Six on Saturday – 08JAN2022 – Snowy Boughs

It’s cold here (-16C overnight), there’s a bit of snow on the ground (we had a few cms of powder Thursday night) and it’s time to acknowledge the contribution evergreen shrubs and trees make to northern gardens in winter. Without them, the landscape would be nothing but white, with skeletal grey and brown trunks and branches sticking up. So yaaay for the conifers, with foliage in various shades of green, with some blue and bronze thrown in. For The Propagator‘s Six on Saturday this week, I went out yesterday morning and chose six snow dusted evergreens to demonstrate.

I have two blue spruces – Picea pungens – I think at least half the homes in North America have at least one. And why not? It’s a hardy tree and the colour, especially in late spring on new growth, is spectacular.
The farmer from whom we bought our land planted tree lines of Austrian pine – Pinus nigra – that are quite huge now.
In the summer, this small juniper – Thuja occidentalis ‘Rheingold’ has glowing, golden yellow foliage. In winter, like several other conifers, the needles become a dull bronze.
Juniperus scopulorum is native to the Rocky Mountains, in western North America. And it’s not fond of clay soil. That’s maybe why the shape of my specimen, which I’ve had for about five years now, doesn’t look anything like it should. In the summer these needles also have a blueish tinge, so I’m guessing it may be the cultivar ‘Wichita Blue.’
This fir tree came to me via a street planter in Toronto, where it had been planted and lit up one Christmas several years ago. It’s a slow grower, adding only a few inches every year, and has densely packed needles.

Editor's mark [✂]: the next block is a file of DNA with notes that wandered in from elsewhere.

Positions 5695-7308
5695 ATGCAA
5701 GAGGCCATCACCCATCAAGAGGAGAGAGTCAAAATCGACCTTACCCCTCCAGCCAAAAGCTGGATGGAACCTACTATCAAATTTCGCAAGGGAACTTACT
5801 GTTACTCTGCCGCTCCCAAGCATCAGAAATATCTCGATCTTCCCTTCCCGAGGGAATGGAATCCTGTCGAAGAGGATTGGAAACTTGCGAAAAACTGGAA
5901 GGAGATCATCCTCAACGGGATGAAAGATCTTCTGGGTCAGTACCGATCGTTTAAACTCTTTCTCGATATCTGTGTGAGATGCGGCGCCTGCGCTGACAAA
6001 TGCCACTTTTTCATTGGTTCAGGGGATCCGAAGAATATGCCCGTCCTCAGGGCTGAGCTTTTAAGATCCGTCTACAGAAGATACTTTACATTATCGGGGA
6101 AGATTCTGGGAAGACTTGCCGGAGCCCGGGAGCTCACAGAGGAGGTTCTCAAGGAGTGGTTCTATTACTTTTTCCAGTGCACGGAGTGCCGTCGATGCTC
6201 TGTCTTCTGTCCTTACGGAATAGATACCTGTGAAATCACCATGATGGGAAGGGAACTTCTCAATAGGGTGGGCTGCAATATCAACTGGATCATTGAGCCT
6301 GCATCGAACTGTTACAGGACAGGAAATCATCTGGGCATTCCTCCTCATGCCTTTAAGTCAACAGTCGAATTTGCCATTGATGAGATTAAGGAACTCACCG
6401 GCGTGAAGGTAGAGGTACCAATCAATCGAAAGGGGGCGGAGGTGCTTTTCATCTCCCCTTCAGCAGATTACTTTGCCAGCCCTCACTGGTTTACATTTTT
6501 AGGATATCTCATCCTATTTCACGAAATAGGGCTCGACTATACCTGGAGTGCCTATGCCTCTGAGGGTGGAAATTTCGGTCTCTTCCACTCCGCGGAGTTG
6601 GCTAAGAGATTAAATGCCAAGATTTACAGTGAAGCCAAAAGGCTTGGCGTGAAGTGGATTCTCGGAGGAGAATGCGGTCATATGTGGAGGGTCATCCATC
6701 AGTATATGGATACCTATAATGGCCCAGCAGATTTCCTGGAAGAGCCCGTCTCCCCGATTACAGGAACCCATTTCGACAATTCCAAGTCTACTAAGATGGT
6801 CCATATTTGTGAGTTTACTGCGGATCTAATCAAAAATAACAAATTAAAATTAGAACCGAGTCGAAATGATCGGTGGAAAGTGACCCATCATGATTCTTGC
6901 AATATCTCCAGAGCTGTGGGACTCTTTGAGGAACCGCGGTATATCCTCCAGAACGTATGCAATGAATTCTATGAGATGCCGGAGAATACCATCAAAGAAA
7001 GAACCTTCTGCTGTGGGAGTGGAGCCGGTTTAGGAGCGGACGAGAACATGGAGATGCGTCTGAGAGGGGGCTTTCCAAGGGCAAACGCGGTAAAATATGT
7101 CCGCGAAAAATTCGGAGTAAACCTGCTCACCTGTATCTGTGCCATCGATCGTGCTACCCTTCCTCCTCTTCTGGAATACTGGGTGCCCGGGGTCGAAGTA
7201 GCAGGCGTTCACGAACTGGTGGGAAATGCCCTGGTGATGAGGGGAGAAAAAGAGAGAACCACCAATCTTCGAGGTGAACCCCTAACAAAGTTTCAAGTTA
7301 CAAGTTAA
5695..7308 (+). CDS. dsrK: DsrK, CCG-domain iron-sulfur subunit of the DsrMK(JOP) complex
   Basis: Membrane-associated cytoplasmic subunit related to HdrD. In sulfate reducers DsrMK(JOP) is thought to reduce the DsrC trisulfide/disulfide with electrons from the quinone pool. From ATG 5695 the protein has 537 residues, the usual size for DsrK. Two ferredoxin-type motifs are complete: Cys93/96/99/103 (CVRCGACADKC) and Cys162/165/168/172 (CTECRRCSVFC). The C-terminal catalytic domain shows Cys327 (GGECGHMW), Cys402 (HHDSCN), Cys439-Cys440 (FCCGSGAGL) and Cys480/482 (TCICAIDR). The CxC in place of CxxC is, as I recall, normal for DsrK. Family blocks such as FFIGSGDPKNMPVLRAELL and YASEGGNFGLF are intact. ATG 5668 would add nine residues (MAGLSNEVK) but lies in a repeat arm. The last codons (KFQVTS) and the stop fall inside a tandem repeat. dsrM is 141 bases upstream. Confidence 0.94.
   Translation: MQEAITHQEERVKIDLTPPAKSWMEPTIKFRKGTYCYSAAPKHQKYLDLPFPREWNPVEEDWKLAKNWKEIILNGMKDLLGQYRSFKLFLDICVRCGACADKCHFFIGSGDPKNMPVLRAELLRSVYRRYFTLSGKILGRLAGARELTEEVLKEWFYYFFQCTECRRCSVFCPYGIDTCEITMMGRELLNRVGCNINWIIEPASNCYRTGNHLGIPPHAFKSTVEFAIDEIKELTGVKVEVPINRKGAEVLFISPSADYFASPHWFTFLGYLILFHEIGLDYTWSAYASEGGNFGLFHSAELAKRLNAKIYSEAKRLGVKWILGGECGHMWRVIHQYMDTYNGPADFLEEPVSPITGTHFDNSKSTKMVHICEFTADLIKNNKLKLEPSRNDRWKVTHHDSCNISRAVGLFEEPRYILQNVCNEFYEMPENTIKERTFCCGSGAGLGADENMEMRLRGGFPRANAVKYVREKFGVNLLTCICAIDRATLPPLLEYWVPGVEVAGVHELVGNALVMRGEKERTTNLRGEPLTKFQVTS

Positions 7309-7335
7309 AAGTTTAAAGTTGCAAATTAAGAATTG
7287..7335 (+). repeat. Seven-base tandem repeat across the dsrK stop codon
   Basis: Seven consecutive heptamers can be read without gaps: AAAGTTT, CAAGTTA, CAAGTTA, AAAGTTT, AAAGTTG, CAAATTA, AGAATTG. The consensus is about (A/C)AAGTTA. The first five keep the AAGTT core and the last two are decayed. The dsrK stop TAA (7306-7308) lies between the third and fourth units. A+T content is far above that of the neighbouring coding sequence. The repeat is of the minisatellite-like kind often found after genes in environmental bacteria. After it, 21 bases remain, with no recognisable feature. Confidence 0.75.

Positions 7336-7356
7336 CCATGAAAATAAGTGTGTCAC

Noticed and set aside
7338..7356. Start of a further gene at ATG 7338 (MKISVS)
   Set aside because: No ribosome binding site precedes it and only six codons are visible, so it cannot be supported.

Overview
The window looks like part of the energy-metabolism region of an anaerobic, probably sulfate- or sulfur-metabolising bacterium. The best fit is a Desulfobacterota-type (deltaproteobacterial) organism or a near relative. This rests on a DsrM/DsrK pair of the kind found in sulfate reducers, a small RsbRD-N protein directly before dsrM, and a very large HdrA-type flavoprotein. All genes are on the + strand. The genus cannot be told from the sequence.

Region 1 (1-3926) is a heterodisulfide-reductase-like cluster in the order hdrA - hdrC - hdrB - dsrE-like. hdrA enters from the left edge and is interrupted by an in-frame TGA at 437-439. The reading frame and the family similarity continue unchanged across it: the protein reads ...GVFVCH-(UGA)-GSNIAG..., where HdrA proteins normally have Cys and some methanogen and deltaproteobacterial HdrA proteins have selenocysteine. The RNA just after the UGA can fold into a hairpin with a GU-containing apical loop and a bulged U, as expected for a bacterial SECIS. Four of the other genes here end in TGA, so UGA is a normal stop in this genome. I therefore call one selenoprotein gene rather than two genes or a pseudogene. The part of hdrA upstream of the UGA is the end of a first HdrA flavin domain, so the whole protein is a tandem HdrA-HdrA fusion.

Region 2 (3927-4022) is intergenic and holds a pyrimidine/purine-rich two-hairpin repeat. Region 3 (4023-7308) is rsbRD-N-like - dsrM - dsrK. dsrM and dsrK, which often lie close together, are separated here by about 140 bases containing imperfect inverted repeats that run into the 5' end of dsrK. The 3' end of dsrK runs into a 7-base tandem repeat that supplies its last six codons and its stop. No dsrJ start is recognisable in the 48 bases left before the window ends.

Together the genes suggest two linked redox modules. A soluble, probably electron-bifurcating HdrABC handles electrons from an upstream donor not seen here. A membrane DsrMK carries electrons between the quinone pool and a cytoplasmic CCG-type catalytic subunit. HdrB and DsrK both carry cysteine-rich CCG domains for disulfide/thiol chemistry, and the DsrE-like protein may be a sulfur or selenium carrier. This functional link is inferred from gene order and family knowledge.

This may be my favourite of them all. It’s another juniper – Juniperus virginiana. For some reason, it’s more common name is Easter Red Cedar. It’s native here, and can be found EVERYWHERE in this county, likely because it’s the only (or perhaps the fastest growing) small tree that will thrive in our rocky, dry, clay soil. That means, of course, that it will form a reliable wind or privacy screen as well as looking great either massed or solo. They can be reliably transplanted, pruned/clipped as needed and grow in shade as well as full sun. (In sun, they grow compact and very full. In shade the branches are widely spaced, creating some interesting architectural statements.) The best part is they are immensely popular with birds. Most mornings I spot (well, first I hear, then I spot) a dozen or so small birds flitting through a few of these small trees, pecking away and finding goodness knows what to eat.


  1. Goodness! Why on Earth is Eastern red cedar your favorite of these Six?! I happen to like it also, but I get a lot of flack from those who are familiar with it. I brought mine back from Oklahoma, along with a lot of other seed. Since they grew from seed, they are not even garden cultivars. I enjoy them so much though, just because they are native North American junipers. Beyond that, I can not explain what I like about them. Nor do I have any idea of what to do with them in the garden. In California, old cedar closets were made with incense cedar, because it is native to regions that are much closer to where the Eastern red cedar is native to. However, my old cedar lined trunk was made by Ethan Allen, in a region where Eastern red cedar is native, so was outfitted with the real deal.